By what authority?

Jesus Healing

Meditation on Mark 11:27-33

Jews answer a question with a question. It is an ethnic technique common in Rabbinic Literature (for example in the Talmud). All the four Gospels provide ample examples (as many as 30) where Jesus answered questions with questions. This text is one of those examples.

Let’s begin with a question: What things? Jesus was asked a question: “By what authority are you doing these things?” At the end of the text Jesus answered (or said, really, because he did not answer the question) but said: “Neither will I tell you by what authority I am doing these things”

What things? Previous to this text, there is the story of Jesus cursing a fig tree because it did not have fruits, then smashing money counters in the temple and chasing away money changers. (By the way, money changing is still a very lucrative business in Jerusalem today). Are these the things he is being questioned about? May be! And as the Jews would say, there is a high probability of this possibility!

Elsewhere too, Jesus’ authority was questioned when he healed or forgave sins, and perhaps even when he fed the hungry.

So, the purpose of Jesus asking a question for a question, and the principle behind this whole Jewish ethnic technique is to help one – the questioner – examine issues critically. The danger is that often, the deepest issues are passed by while actions are merely superficial.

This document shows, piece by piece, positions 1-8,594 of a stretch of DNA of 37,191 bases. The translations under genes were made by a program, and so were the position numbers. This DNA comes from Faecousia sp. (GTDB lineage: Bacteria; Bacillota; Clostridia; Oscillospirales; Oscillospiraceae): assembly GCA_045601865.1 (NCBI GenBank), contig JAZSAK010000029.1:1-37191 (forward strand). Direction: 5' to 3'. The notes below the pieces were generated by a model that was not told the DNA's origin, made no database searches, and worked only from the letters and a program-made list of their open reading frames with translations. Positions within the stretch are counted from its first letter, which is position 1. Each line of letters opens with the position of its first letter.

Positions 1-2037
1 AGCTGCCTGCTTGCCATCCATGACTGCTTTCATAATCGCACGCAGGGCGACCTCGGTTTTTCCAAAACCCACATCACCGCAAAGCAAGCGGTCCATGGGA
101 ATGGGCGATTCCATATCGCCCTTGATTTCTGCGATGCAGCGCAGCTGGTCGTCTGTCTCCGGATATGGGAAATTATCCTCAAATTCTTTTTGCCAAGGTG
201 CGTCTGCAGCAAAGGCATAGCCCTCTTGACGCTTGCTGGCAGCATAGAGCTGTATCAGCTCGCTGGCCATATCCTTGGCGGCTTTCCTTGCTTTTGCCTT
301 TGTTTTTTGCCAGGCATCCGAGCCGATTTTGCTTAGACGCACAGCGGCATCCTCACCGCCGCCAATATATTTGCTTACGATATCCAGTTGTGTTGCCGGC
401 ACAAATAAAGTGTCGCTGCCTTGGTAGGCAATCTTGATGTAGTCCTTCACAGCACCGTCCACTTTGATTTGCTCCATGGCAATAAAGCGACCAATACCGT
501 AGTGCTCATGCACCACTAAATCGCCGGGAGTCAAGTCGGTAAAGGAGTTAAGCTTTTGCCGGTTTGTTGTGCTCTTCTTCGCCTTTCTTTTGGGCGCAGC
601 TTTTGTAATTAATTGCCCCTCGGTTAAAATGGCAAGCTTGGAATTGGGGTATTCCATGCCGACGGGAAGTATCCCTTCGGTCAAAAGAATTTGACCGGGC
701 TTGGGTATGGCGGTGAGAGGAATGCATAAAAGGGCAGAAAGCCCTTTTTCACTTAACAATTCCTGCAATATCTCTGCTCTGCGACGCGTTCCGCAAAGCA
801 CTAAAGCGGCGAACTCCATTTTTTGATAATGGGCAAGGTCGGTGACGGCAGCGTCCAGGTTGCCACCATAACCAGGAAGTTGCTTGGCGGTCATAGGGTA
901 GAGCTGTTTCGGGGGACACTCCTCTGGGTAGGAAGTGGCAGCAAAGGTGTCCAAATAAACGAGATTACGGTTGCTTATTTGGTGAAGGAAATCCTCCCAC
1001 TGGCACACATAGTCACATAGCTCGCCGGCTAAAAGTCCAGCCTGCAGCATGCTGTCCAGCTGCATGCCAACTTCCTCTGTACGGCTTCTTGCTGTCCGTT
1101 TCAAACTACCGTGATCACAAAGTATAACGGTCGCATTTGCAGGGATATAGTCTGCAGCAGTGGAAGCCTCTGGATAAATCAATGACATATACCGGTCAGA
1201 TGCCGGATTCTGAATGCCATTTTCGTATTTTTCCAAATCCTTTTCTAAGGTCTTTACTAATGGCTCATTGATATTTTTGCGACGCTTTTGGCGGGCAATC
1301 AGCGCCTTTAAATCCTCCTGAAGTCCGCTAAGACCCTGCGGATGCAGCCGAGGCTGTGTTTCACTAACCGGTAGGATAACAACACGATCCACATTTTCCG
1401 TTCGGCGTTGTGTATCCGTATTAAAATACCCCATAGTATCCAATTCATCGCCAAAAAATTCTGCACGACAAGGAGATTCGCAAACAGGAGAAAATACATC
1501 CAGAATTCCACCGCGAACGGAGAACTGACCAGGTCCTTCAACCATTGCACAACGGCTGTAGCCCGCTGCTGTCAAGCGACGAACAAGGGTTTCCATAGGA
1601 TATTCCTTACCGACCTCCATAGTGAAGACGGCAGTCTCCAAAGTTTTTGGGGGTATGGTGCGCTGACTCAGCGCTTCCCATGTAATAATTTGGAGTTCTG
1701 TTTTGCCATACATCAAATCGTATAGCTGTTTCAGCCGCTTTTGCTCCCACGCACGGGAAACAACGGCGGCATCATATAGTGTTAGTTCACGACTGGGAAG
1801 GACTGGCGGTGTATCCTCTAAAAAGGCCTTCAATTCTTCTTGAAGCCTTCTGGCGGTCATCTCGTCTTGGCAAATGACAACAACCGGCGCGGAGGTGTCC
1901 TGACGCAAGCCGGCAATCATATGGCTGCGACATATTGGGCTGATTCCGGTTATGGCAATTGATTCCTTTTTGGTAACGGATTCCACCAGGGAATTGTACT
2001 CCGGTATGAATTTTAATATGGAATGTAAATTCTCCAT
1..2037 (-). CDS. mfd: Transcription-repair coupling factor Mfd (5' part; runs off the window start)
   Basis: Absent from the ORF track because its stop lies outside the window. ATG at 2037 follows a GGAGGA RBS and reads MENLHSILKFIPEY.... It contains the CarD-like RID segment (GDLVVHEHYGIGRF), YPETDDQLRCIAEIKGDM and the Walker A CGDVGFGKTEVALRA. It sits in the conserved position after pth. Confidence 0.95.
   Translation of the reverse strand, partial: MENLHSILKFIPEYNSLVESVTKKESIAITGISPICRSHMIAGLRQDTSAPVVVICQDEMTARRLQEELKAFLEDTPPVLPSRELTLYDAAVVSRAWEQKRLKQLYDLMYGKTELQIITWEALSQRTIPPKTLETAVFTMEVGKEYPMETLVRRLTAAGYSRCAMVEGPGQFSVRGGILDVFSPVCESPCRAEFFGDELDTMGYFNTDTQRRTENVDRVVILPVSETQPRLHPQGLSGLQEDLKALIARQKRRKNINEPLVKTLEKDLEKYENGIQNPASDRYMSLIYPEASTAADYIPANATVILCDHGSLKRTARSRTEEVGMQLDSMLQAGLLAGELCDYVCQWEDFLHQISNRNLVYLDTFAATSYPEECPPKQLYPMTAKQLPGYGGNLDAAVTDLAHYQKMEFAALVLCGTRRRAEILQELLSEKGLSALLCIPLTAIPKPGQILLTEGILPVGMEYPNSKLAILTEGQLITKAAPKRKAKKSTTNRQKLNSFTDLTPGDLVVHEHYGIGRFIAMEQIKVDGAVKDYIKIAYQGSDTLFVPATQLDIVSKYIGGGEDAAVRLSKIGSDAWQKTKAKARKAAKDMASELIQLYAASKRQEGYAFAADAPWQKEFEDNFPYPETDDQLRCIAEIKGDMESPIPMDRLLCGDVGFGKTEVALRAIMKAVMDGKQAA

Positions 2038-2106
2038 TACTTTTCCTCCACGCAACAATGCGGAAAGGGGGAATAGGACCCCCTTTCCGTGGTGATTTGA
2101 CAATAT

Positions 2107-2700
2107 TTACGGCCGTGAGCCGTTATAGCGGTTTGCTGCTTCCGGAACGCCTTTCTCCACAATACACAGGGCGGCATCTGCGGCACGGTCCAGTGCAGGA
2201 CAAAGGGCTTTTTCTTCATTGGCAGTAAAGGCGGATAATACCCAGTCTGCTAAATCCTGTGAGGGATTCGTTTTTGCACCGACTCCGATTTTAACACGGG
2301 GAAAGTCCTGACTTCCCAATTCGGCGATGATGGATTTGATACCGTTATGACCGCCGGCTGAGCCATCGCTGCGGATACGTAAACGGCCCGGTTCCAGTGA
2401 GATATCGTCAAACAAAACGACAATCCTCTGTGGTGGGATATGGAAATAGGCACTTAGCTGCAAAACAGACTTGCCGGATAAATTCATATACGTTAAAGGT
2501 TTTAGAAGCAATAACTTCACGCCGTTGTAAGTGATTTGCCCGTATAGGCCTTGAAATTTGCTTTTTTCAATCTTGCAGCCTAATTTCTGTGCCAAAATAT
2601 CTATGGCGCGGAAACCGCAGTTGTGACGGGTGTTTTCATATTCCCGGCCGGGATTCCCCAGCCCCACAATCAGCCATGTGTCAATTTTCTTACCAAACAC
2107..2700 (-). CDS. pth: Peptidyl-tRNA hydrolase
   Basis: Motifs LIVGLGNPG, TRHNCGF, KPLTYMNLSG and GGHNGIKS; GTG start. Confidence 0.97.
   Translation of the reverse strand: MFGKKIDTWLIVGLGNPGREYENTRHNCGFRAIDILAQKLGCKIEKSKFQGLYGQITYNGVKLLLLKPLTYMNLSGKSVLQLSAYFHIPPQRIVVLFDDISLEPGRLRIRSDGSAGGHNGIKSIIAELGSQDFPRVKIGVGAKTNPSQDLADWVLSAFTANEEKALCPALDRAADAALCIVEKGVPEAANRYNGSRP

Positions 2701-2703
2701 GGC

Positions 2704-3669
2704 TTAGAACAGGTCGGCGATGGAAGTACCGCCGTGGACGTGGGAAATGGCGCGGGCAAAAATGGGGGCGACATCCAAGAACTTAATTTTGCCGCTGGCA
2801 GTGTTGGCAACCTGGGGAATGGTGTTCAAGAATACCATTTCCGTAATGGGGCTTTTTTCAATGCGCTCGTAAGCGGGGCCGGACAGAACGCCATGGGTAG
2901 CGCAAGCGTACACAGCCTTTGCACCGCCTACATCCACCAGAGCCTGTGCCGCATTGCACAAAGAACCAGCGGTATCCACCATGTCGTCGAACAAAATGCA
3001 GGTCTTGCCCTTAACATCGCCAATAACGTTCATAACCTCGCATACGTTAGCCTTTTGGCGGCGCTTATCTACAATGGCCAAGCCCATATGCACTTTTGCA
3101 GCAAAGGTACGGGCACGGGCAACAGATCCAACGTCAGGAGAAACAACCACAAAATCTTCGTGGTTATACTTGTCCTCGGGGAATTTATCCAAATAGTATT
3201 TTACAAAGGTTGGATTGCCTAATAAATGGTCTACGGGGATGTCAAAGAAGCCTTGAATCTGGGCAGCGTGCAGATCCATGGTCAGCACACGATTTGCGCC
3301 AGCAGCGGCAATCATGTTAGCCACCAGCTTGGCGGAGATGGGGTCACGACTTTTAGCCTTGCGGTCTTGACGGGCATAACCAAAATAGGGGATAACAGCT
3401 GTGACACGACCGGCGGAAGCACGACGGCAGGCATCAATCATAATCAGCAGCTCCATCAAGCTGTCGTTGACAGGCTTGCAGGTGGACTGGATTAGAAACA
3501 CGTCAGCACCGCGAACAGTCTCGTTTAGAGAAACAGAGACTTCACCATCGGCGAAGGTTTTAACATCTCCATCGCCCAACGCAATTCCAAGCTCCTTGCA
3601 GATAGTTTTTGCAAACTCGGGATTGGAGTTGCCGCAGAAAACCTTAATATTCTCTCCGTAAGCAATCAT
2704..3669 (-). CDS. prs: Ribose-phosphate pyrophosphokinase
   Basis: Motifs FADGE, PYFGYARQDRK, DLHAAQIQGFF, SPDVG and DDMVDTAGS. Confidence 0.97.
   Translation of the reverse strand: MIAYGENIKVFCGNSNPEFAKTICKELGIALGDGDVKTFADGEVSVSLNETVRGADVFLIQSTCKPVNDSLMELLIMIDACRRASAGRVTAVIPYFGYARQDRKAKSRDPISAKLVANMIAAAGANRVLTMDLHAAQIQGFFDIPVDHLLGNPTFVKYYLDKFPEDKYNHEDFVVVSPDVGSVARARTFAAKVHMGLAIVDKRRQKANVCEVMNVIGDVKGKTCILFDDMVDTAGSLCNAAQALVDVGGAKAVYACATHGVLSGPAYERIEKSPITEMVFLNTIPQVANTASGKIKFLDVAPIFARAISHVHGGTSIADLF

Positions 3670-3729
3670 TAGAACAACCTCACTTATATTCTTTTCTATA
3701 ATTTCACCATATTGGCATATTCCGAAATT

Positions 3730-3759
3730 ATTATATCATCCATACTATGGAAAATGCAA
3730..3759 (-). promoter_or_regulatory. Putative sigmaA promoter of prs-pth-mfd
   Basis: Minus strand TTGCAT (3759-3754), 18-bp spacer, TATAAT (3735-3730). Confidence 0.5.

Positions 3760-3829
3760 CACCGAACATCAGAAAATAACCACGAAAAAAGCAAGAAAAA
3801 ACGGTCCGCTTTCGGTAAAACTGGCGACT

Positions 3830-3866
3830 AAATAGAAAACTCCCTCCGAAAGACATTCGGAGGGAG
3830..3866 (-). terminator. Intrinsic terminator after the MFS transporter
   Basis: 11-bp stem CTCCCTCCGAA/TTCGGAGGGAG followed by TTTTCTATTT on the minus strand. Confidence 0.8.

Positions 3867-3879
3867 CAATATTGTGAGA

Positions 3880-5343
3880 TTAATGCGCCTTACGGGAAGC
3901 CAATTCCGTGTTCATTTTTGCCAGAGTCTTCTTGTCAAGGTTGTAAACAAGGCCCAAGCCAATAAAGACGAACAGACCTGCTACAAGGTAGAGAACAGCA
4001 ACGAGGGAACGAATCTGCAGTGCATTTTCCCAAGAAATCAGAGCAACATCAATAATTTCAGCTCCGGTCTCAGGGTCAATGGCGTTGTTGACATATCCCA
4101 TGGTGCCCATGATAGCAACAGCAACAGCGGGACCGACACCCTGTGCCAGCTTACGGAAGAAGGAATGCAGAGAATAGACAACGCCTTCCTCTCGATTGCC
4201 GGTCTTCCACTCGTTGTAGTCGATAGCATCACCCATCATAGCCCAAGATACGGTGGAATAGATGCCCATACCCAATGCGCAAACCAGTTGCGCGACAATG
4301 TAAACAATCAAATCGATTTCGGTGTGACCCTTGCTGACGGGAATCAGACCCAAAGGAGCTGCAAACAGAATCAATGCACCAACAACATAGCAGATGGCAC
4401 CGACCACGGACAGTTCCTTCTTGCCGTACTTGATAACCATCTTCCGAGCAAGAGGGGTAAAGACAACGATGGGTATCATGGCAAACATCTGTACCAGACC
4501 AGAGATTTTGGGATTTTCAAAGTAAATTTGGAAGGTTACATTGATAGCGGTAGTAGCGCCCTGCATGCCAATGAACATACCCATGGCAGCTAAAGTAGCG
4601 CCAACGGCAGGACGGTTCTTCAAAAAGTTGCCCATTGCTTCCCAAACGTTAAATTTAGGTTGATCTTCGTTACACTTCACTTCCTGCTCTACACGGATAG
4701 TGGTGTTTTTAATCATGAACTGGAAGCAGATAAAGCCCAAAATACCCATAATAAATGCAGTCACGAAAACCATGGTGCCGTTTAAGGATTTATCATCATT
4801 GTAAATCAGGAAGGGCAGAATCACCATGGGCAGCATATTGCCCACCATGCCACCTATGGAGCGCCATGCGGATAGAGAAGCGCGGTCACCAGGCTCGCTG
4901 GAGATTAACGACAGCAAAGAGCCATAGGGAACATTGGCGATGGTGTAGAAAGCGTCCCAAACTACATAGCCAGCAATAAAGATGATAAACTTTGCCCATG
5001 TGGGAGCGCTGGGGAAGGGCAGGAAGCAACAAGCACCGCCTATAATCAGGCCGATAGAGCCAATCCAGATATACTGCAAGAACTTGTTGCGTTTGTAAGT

Let me give an example for illustration: Last week, in a small discussion group, we watched a video of a pastor illustrating how listening to God’s – what he called –  whispers is often discomforting, challenging and even involves risking. He talked about his church, how they experienced expansion while attracting diversity. That was very good and certainly in accordance to what God would desire.

Before long, they started a special ministry to serve an increasing Hispanic membership in the congregation. Then, lo and behold, they were facing a deep issue: Most of the growing Hispanic membership was what is known as undocumented, aliens, illegal immigrants… Some in the congregation started asking: What shall we do? By what authority are we doing these things?

God’s commands regarding the stranger, the poor, the widow, the orphan – without qualification – are very clear. Jesus’ examples are equally very clear. So the church was led into looking critically at the larger immigration issue.

The major part of the so-called broken system that resulted in 11 million “illegal immigrants” is in the question: By what authority? Often the question is debilitating, causing inaction or at best a simple examination of issues on the surface only.